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What is a Hood Fan?

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  • Written By: R. Anacan
  • Edited By: Bronwyn Harris
  • Last Modified Date: 14 September 2016
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    Conjecture Corporation
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While cooking is a pleasurable experience for many people, the by-product of cooking often times is not. Many have experienced a kitchen filled with smoke, splattering oil and strong odors during cooking. A hood fan is an appliance that provides ventilation, air circulation, and smoke and/or odor removal during the cooking process.

A hood fan is made using either a rotary-style fan, much like a traditional household fan or a barrel-shaped fan. The barrel-shaped fan is generally quieter and more effective than a rotary-style hood fan. However, the rotary-style fan is usually less expensive. Whether rotary or barrel-shaped, the fan draws air into the unit either venting it outside or recirculating back into the room.

The most effective hood fans are ducted or vented systems. These systems actually remove smoke, steam and odors from the cooking area. As the fan draws air away from the stove, it is filtered and then channeled outside through an exhaust duct system.

A hood fan that does not utilize a duct system is often called a recirculating or a non-vented hood fan. A recirculating system draws air in, then cleans and filters it before it is circulated back into the room. Due to the fact that air it not actually removed from the cooking area, recirculating hood fans are not as effective at removing the negative effects of smoke and odor as ducted hood fan systems are.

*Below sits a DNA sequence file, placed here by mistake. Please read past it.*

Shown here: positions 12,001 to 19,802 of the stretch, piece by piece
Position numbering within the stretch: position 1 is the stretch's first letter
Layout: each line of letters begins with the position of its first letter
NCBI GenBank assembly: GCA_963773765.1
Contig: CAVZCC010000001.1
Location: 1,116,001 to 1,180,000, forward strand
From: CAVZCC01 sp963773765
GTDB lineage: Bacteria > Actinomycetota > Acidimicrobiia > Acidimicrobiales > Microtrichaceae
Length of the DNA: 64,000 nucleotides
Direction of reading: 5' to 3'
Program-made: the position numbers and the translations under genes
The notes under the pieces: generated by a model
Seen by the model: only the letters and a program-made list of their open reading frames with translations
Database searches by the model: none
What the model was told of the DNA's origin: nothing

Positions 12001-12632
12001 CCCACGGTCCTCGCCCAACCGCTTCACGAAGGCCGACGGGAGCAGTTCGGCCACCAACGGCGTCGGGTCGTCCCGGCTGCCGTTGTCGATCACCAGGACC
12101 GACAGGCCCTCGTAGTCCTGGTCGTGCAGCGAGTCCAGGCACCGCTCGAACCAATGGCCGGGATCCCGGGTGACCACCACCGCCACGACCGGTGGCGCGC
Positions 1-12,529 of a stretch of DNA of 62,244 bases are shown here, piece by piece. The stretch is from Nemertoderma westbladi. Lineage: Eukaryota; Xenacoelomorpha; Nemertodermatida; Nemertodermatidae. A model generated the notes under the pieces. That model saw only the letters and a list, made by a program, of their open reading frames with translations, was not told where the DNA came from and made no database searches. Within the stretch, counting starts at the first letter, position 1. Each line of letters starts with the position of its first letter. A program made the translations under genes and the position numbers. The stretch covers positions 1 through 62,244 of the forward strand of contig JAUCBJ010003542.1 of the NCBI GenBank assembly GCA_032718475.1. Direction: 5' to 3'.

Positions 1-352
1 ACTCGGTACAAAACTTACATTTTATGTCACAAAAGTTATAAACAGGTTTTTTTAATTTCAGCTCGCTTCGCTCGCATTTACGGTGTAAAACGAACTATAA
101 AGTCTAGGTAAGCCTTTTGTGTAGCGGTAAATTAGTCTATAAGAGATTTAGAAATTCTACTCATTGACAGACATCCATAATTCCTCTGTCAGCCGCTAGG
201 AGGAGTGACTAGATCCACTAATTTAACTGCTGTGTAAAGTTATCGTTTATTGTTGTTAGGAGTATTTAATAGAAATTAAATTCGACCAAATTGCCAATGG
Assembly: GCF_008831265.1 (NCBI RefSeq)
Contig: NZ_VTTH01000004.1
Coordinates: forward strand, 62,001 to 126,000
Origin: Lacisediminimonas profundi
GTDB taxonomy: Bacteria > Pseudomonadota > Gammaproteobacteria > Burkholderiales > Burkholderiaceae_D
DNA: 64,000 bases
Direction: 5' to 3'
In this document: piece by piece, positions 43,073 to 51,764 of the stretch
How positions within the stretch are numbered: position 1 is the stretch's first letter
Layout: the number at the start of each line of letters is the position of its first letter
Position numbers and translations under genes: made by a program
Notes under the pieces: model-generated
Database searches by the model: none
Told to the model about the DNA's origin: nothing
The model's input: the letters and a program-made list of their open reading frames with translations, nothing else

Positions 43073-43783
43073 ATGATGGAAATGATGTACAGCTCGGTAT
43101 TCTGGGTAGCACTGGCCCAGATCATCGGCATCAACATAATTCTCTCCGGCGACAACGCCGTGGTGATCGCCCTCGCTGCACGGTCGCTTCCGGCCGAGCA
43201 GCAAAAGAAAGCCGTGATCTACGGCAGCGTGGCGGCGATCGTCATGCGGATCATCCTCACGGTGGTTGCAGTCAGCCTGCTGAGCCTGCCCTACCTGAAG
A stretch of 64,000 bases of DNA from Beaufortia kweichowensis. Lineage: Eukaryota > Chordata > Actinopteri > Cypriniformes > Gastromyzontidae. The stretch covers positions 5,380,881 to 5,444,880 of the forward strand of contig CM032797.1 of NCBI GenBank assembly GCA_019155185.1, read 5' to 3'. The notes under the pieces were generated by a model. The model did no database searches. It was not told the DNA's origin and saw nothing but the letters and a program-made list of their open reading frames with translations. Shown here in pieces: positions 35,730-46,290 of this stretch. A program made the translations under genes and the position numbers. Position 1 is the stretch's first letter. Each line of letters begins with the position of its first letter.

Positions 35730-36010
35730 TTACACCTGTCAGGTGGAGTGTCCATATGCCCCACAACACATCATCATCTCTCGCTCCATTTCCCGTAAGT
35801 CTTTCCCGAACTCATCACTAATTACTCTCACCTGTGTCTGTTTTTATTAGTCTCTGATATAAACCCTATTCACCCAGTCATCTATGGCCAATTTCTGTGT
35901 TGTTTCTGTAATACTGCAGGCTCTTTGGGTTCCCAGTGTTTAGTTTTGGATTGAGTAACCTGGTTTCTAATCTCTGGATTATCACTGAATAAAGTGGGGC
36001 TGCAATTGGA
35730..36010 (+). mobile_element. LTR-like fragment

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A hood fan is most often located above the stove or directly behind it. Many hood fans that are located above the stove are often combined in a unit that includes a microwave oven and lighting. While these combination units offer space-saving convenience, they are not as effective as standalone hood fans.

Consumers who have stoves located on kitchen islands, or who do not want a large range hood above the stove can select a downdraft fan. Downdraft fans are typically located behind the back burners of a stove. When not in use, the downdraft fan retracts into the stove or countertop area, sitting flush with the surface. When in use, the fan unit pops up behind the stove and sits above the cooking surface.

While downdraft units are less visually intrusive than a traditional range hood, they are not as effective as over the range fans due to their typical location behind the stove. Even downdraft fans that are located in the middle of the stove, near the burners, do not work as efficiently as their range hood counterparts. The downdraft fan has to work harder than an over the range hood fan because it tries to reverse the upward direction that smoke and steam naturally move in.

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mobilian33
Post 3

A hood fan seems to suck up as much grease as it does smoke, steam and odors. If you are about to buy a fan, save yourself a lot of work and get one that has an easy to remove filter that can be washed in the dishwasher.

Sporkasia
Post 2

@Animandel - Some people actually stop using their hood fans because of the noise, so you are not alone in your dislike for the loud noise created by the ventilation devices. This may be a bit late, but hood fans are rated so consumers can determine how much noise they will produce.

The noise level of a hood fan is measured in units called sones. Make sure you check a hood fan's sones rating before you purchase it to see where the fan ranks when compared to other fans you are considering.

Animandel
Post 1

I love the way my new hood fan works. We have no lingering odors from meal preparations. When we produce a little too much smoke when cooking, the hood fan quickly removes the smoke-- which could be dangerous if allowed to flow freely through the house-- and the smoke detector doesn't even sound.

However, I had no idea the fan would be as loud as it is. The one we replaced was not as loud. I wish there was some way I could have known about the noise before we bought the fan.

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